Top ten CV mistakes to avoid at all costs – part two

We spend nearly half our waking lives at work and most of us aren’t that happy about it.

We all know CVs or résumés are a crucial weapon in our bid to land the jobs we crave – that’s why it surprises us how bad some can be.

So for want of anything better to do, the kindly folks at CV Specialists have put together our top ten CV mistakes to avoid at all costs.

We ran through the first five last week, so it’s just getting towards the interesting stage.

OK maybe interesting is pushing it but here’s our top five anyway. Dust down the edge of your seats chaps – I’ve got a feeling you’re gonna need them…

5 Focus on your achievements and avoid vague like the plague

Time and time again we see CVs that are full of meaningless woolly rubbish like “I am a conscientious, hard-working team player who delivers results…”

You want your CV to stand out so if you do genuinely deliver results, prove it. With facts.

Don’t say “I was in charge of a large team and managed to improve profits” say “I was in charge of 20 people and increased profits by 50% – £5m”. Now we’re talking.

Which brings us on nicely to…

4 Read the job advert carefully and push the right buttons

It’s easier to just have one generic copy of your CV that you can send to various different employers.

It’s also easy not to wash and to sit in front of the TV all day eating ice cream but that doesn’t make it right.

For the best chance of success you should identify four or five specific requirements or buzzwords listed in each job advert you respond to and make sure you have covered those bases in your CV and cover letter.

A sharp and focused seven- or eight-line profile at the top is one area you can customise to highlight experience that is particularly relevant for any given job.

3 Look and feel: make it user friendly but don’t try too hard

Funky infographics tend to be inappropriate unless you are applying for a job in a creative industry like graphic design. Don’t worry though, your CV can still look stunning.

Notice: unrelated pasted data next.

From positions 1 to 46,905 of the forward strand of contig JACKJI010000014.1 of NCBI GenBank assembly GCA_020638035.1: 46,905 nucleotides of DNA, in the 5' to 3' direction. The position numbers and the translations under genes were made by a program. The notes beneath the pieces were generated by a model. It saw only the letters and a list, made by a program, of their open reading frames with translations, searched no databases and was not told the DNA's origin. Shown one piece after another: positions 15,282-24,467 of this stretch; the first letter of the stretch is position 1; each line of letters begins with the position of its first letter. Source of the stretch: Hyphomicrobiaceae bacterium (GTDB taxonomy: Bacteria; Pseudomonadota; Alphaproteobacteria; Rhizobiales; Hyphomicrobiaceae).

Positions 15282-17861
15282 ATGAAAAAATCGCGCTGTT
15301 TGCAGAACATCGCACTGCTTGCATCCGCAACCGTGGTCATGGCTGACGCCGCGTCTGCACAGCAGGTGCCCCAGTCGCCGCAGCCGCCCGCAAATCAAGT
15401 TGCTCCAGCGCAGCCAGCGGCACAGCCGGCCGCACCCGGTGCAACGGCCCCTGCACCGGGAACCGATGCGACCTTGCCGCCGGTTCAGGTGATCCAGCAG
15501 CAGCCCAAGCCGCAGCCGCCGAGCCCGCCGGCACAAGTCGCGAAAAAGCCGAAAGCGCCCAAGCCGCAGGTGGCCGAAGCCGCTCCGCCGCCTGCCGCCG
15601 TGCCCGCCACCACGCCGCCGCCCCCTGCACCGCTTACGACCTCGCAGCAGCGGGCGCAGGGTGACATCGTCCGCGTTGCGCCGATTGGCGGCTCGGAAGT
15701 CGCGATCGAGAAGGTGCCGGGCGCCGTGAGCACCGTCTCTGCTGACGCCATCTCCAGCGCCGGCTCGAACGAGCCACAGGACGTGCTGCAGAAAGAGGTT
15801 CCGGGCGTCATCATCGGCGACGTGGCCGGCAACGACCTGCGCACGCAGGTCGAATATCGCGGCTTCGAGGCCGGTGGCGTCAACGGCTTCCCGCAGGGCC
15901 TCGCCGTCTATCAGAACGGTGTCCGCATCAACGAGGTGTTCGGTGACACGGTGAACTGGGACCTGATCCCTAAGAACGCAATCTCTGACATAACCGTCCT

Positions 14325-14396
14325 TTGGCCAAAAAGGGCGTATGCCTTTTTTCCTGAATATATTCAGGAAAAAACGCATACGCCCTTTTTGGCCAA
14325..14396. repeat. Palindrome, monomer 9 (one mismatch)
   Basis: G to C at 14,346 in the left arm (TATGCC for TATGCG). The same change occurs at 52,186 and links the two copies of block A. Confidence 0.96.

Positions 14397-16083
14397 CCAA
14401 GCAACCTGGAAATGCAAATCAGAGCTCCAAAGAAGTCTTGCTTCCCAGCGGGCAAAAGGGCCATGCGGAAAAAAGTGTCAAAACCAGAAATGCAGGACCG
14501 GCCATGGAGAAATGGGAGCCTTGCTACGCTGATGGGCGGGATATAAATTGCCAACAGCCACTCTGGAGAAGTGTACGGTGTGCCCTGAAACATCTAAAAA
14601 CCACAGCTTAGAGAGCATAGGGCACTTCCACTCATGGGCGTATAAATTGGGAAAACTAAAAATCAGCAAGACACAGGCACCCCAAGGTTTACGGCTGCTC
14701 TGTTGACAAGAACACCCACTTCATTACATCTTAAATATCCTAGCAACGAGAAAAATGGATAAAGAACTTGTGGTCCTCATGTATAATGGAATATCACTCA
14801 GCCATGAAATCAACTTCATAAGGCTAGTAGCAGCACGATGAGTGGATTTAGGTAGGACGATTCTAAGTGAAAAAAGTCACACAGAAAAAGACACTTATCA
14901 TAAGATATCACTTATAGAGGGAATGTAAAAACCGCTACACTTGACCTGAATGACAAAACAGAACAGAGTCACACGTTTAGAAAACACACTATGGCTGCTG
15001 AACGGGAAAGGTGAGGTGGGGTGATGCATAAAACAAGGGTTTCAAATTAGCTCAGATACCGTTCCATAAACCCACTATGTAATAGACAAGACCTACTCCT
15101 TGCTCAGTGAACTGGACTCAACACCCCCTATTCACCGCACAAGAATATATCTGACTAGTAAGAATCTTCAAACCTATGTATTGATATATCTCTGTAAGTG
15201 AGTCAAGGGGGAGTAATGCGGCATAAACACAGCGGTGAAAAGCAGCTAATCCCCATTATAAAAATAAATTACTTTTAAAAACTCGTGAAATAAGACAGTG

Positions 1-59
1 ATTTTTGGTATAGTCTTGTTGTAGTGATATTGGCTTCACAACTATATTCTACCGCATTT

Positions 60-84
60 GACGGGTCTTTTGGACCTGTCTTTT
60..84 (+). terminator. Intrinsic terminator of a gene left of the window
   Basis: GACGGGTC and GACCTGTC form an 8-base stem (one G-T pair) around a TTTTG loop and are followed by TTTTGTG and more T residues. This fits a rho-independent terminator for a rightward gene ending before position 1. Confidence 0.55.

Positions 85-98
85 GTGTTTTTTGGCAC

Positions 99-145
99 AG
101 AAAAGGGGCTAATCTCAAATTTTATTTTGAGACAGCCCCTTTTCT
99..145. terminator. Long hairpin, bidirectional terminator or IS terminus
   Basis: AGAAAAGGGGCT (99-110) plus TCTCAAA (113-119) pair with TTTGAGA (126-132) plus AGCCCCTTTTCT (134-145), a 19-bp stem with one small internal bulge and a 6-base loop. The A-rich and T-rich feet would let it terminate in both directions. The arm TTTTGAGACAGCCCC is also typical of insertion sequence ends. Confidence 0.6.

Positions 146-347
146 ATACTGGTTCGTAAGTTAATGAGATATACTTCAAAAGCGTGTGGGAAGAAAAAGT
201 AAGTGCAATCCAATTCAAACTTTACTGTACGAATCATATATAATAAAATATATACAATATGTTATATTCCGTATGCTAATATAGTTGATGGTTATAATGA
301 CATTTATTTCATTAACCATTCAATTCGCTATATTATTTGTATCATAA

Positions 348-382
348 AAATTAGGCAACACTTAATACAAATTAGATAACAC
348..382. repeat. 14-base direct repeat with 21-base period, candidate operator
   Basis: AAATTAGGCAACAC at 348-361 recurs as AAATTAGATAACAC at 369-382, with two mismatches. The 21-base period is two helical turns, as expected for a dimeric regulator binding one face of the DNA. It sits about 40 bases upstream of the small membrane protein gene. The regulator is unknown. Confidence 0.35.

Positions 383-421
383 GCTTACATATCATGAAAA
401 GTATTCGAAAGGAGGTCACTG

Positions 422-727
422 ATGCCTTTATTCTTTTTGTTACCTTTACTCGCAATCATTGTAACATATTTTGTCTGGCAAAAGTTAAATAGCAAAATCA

We tend to find clear, simple and elegant CVs work best so don’t overcomplicate things with too many fonts, sizes or inconsistency over bolding, underlining or italics.

We also see countless CVs that include various unnecessary sections. Less is often more. Everyone is different but give us a call if you’d like to discuss what might work for you.

2 Make sure your writing style packs a punch – but don’t overdo it

You can’t put a price on powerful phraseology. Strong, expressive verbs and adjectives really help and impact starts are a massive winner too so try and grab the reader’s attention before it’s too late.

“Award-winning customer services professional with a proven track record at [insert relevant job-specific skills / facts here]” might make a good start to your profile, for example.

Bland, meaningless, over-the-top drivel like “I’m a very influential person who works especially well with all types of people” – an example we saw recently – wouldn’t.


Sorry to get all shouty on you but this old favourite has been a permanent resident of No.1 spot for as long as CVs have existed. And it isn’t about to get shifted any time soon.

Any typos or poor spelling, grammar or punctuation in your CV are criminal. Also check your caps / font size / boldness / italics / underlining is consistent throughout.

The same applies to other stylistic issues like the use of dates and which form of percent / per cent / % to use.

While you are at it, keep an eye on poor formatting – right down to the length of dashes and the amount of spaces you use.

If the job advert is asking for someone with a slapdash attitude and no eye for detail then ignore this section. If not, get it right!

We had someone this week who spelt the name of her previous employer wrong. It was a pretty well-known organisation so we spotted it in about five seconds.

I’m guessing potential employers did the same. Then filed her application in the bin.

However, this week’s mistake of the week goes to a gentleman who got his own phone number wrong on his CV. No prizes for guessing why he didn’t get the interview he wanted.

Summing up – give yourself long enough to get it right

There is, of course, much, much more to writing a successful CV than these tips but we hope they help.

A half-decent professional CV writer won’t come cheap so there’s no point using one if you don’t need to.

We’ve seen plenty of great home-made CVs so if you know what you are doing it’s perfectly possible.

Whatever path you choose be careful – if you spend any less than a couple of days on your CV the chances are you won’t have done yourself justice.

If you are in any doubt about what you are doing feel free to give us a call and we’d be happy to look at what you’ve got and see if we can suggest any improvements. Either way, good luck!

Careers Advice, Top Tips